Physical symptoms are a natural part of the grieving process. The symptoms can include difficulty sleeping, loss of appetite, and tiredness. People who are grieving may also have a temporarily higher risk of cardiovascular conditions.
The information above comes from a
In addition to physical symptoms, people can experience other effects, such as sadness, loneliness, and difficulty concentrating. However, there are coping strategies that may help.
This article examines the physical symptoms of grief, how long they might last, and advice on coping.
Yes, grief can cause physical symptoms. This is a typical part of the response to the loss of a loved one.
The Department of Veterans Affairs notes that grief has links to poorer physical health and increased visits to the doctor. In
Some common physical effects of grief include:
- Tiredness: Grief often makes people feel tired or fatigued. This
typicallycomes in waves, along with other symptoms.
- Sleep disturbances: Insomnia is a common symptom of grief. According to a 2020 review, sleep disturbances affect people who have experienced bereavement 20–30% more than those who have not. People who are grieving may also experience changes in their dreams.
- Changes in appetite: Grief can cause a loss of appetite for some. Others may want to eat more than usual when they are grieving.
- Hallucinations: Grief hallucinations occur when a person feels they can see, touch, hear, or sense the presence of a deceased person. These hallucinations are common after a bereavement and can occur unexpectedly when a person is asleep or awake. While some may find them comforting, a 2018 study suggests they may be more common in people experiencing higher levels of psychological distress.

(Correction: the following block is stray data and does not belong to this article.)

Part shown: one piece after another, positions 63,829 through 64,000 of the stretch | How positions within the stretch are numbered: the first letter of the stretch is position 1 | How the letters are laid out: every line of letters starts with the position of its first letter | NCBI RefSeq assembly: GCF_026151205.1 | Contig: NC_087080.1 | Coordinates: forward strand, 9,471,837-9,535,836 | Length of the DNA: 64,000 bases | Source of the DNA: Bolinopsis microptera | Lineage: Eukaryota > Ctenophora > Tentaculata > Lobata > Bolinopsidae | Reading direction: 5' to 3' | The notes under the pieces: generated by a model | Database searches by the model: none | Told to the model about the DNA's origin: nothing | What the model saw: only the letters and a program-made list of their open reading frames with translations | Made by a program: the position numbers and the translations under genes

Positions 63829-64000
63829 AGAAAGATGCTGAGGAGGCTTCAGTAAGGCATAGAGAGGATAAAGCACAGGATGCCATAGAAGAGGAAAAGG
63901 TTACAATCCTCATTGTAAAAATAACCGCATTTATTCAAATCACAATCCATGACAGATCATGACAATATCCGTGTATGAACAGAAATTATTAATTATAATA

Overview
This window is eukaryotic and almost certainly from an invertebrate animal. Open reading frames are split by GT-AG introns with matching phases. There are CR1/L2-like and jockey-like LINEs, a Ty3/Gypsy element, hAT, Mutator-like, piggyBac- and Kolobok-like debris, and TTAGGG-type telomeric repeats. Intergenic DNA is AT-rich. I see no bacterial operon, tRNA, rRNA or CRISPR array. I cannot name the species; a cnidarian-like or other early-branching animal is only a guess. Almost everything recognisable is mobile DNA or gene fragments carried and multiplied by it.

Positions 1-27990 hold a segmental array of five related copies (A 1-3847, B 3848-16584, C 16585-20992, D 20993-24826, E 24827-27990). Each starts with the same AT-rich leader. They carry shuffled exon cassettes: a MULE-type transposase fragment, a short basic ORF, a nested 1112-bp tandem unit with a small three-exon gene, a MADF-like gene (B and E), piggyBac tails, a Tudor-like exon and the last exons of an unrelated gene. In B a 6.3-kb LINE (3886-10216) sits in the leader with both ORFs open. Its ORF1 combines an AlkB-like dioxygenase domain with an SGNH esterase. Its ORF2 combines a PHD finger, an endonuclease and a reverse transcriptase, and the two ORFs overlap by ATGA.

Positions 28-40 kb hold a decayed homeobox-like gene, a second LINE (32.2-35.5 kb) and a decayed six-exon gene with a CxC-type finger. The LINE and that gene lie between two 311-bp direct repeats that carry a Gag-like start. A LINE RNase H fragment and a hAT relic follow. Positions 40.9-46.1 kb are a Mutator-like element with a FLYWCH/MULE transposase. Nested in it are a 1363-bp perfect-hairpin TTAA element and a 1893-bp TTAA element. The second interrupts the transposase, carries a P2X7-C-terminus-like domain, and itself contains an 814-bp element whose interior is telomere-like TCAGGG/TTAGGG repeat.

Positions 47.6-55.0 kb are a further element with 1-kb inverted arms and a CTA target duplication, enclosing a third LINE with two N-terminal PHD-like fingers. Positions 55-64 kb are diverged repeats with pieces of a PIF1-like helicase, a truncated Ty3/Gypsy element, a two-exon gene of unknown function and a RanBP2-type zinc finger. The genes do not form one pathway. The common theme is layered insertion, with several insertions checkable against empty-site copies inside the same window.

In addition to the immediate physical symptoms of grief, people who are grieving can also experience changes in their health on a deeper level. Grief can impact the following body systems:
These conditions may be more likely to occur in people who are already at risk of cardiovascular disease.
- higher levels of inflammation
- lower antibody responses to vaccines
- maladaptive immune cell gene expression, which is a malfunction in certain genes that influence immunity
However, the authors note that more high quality research is necessary to understand this.
Grief may affect a person emotionally, socially, spiritually, and cognitively.
- fear or anxiety
Mentally, they may experience the following:
- thoughts about the person’s death
- trouble making decisions
- a change in their sense of identity
Socially, a person experiencing grief may become irritable, withdrawn, or isolated.
It is important to note that the symptoms of grief can be similar to the symptoms of depression or post-traumatic stress disorder. People can also have these conditions at the same time as experiencing grief.
One of the main differences between mental health conditions and grief is that the symptoms of grief tend to come in waves, coming and going over time.
According to experts, the grieving process lasts somewhere between